But that was before the bust of the last few weeks, before the onset of a crisis of capitalism that is widely described as the worst market meltdown since the Depression, before the most aggressive government intervention into the economy I've seen in my lifetime. Maybe these recent events fail to rank with those motivating Kuttner's insights, but they're getting awfully close.

What has to happen to realize the transformational potential of the moment? It's quite amazing that this is occurring during the very moment in a pivotal election when a) the electorate is starting to pay attention, and b) the economy is the dominant issue.

The candidates are already grappling with these issues, both stressing some versions of the lessons I noted above, which is a nice way of saying McCain is adopting the mantel of reformer and regulator in order to convince pissed-off voters of his midnight conversion from a legislator who accommodated a lot of this damage to one who will fix it. But he's so changeable these days, even uninformed voters are seeing there not much there to his populist railing. It's all starting to sound like a pretty unhinged "I'll say anything to get your vote!"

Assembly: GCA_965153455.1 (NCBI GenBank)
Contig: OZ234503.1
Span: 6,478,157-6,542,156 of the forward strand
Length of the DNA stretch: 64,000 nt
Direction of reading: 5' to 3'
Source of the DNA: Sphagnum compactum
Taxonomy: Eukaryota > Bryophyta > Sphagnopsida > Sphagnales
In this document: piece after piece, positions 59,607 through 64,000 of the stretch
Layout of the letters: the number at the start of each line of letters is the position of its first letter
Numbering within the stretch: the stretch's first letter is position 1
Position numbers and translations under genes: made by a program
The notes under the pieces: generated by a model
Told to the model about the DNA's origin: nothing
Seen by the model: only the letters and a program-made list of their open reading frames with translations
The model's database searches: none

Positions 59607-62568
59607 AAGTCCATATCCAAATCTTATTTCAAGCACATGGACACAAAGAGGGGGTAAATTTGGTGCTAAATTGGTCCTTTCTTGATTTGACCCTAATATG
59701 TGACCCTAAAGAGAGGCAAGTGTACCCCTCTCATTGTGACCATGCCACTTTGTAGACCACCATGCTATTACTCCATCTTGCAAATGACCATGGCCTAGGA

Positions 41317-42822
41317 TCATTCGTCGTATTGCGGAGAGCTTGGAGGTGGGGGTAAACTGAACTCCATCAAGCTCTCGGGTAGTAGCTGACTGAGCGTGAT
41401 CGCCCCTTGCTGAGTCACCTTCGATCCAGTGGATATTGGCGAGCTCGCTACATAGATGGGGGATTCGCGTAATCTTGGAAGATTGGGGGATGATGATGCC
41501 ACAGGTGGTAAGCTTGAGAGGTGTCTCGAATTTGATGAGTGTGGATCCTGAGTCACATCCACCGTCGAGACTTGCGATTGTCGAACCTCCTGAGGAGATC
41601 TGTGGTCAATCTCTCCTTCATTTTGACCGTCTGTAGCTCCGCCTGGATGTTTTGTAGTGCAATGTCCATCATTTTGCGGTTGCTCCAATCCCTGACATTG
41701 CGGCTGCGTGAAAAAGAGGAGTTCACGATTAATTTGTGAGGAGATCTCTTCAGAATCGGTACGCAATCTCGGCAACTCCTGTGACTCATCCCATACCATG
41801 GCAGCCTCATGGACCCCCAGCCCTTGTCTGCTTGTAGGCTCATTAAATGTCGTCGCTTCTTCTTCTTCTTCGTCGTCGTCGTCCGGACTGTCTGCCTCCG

Obama's got a head start. He's much less ideological about all this stuff, with a strong pragmatic bent and a willingness to listen to diverse views. He's also been talking for a while about the need to regulate financial markets, and his ideas are sound. Had they been in place, a lot of this mess would not have occurred.

But, as Kuttner stresses, that doesn't mean he will be transformational, or recognize the importance of injecting views like those above into the heart of the national debate. He certainly has that capacity--the vision, the intellect, and the ability to present the big picture.

White Priviledge